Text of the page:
Wednesday, October 12, 2016


Since the formation of the Caucus of Rank and File Educators in Chicago and their victory in the 2010 Chicago Teachers Union election, Chicago has been center-stage for teacher unions. CORE led the way by creating a more militant kind of teacher unionism that had been all but forgotten in most school districts around the country and certainly does not exist in New York City. The 2012 CTU strike led by CTU President Karen Lewis inspired many of us to believe that with member, parent-community support, public school teachers could regain our dignity.

CORE has been reelected twice in Chicago (in 2013 and without opposition this year) so many of us were watching with strong interest how their current contract battle would end. Many were expecting a long strike but instead there is a tentative agreement. The agreement is very controversial.

For a look at what is going on out there, read this piece from Substance Editor/retired teacher George Schmidt. George is kind of the Norm Scott of Chicago (or maybe Norm is New York's George). However, unlike Norm who has been a part of the opposition to Michael Mulgrew's majority Unity Caucus in NYC for decades, George was one of the founders of CORE who defeated their Unity style machine. It looks like George will be one of the leaders opposing the current tentative agreement.

For a more favorable look at the contract, go to of all places Socialist Worker. Even here, they are not glowing in their praise.

In the end, the city mostly caved on the so-called "pension pickup." Nothing will change for current CTU members or anyone still hired this year. Going forward, new hires will have to cover their pension contributions, as the city demanded of all teachers, but they will be compensated for the full amount with bigger paychecks.

Increases in base pay are meager, adding up to 4.5% in the final years of a four-year contract. But the union preserved the "steps and lanes" system that awards pay increases based on seniority and and educational experience. That's a further defeat for (Mayor Rahm) Emanuel, who has demanded that the union abandon steps and lanes since taking office in 2011.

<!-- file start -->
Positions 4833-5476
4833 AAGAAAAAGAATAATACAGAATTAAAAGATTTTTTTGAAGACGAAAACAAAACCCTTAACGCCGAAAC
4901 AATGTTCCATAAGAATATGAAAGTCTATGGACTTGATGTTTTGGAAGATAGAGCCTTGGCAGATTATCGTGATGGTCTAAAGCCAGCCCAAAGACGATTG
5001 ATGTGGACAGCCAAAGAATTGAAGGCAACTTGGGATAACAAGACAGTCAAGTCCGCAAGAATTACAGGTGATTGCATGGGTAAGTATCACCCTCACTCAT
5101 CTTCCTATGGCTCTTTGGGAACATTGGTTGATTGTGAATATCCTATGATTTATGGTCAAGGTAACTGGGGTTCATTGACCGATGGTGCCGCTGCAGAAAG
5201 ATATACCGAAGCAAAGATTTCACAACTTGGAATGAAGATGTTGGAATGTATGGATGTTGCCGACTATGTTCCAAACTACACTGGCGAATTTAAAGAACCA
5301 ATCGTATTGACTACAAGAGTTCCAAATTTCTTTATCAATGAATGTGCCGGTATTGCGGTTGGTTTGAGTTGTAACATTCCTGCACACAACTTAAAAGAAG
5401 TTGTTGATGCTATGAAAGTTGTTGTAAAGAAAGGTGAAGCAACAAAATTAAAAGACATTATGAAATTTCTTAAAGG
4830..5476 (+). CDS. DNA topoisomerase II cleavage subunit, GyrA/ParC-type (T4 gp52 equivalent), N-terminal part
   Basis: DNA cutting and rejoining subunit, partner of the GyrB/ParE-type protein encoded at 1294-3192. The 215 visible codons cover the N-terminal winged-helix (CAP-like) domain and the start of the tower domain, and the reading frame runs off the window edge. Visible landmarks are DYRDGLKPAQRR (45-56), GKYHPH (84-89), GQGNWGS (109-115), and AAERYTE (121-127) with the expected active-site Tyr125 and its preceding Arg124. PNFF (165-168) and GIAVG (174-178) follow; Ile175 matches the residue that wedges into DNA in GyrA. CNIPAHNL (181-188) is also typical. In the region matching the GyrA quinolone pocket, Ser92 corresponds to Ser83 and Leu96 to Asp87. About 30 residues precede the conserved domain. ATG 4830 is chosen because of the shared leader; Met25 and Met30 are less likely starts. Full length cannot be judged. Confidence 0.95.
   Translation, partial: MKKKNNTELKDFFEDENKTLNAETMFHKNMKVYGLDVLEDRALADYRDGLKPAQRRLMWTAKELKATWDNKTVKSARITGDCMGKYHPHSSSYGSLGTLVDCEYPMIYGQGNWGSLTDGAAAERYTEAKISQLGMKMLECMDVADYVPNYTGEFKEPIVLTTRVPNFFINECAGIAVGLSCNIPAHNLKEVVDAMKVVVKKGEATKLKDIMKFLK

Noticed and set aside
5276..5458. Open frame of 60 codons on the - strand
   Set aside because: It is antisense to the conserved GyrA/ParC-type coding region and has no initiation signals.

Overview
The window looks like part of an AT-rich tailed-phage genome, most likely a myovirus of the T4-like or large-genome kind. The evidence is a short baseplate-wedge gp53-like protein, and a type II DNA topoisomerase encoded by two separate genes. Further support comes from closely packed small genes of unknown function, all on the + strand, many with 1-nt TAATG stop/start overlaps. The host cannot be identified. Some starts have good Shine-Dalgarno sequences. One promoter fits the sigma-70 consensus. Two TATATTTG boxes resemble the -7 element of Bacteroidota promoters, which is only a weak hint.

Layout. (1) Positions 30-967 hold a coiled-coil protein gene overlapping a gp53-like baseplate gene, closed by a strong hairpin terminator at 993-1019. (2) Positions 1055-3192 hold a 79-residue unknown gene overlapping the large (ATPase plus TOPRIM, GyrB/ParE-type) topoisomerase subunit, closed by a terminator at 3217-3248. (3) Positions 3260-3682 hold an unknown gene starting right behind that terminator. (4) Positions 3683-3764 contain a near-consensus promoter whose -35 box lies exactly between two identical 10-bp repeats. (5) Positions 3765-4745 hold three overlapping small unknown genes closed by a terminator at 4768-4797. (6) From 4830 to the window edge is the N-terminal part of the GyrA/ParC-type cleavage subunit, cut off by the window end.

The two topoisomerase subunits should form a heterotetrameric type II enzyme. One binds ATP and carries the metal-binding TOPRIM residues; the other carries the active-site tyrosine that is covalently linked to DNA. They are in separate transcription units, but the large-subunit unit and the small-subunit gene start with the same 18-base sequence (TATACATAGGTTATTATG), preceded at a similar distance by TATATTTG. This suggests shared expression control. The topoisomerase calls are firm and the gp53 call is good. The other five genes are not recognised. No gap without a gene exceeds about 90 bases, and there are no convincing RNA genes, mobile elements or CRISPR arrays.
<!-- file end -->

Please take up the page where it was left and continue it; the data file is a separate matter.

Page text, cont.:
This sort of reads like the material Unity puts out when they try to sell NYC teachers garbage. You know it kind of goes a little like this (warning satire alert):

Joel Klein wanted public terminations of 100 teachers a day who would be fired at high noon in front of their schools until all tenured teachers were eliminated but the Unity team stopped him. They are only firing 50 at a time and the terminations will only take place once a week. We can hold out until there is a new mayor. What a victory!

Someone sent ICE a copy of the Tentative Agreement from Chicago. The job security clause appears to be a little stronger than in 2012 but it looks as though layoffs are still a possibility. There are some gains on class sizes for the early grades. However, if I was a Chicago teacher, I would probably be screaming NO. As I am an outsider, best for me to leave it to the CTU Delegates and Members to make their decision.

This contract is important to activists around the country as Chicago had given so many of us hope for a new day for teacher unions. At the end of the day, maybe we all just become Unity Caucus, putting up futile resistance against overwhelming political forces aligned to destroy public education and teacher unions. Perhaps token defiance is all that is possible.

I'm still not convinced.


Anonymous said...

As mentioned, let the Chicago rank and file teachers decide. They get to ratify the contract. If they vote it down, they should go back the table or go on strike. If the Chicago teachers agree to the contract by ratifying it, then they get what they deserve just like the ignorant 75% of teachers in NYC who agreed on the last contract.

Michael Fiorillo said...

We should also assume that some stern admonitions were communicated to the CTU by the Clinton campaign and Randi Weingarten, who, Donnie's current implosion notwithstanding, really, really did not want to see a teacher's strike in Chicago three weeks before the election.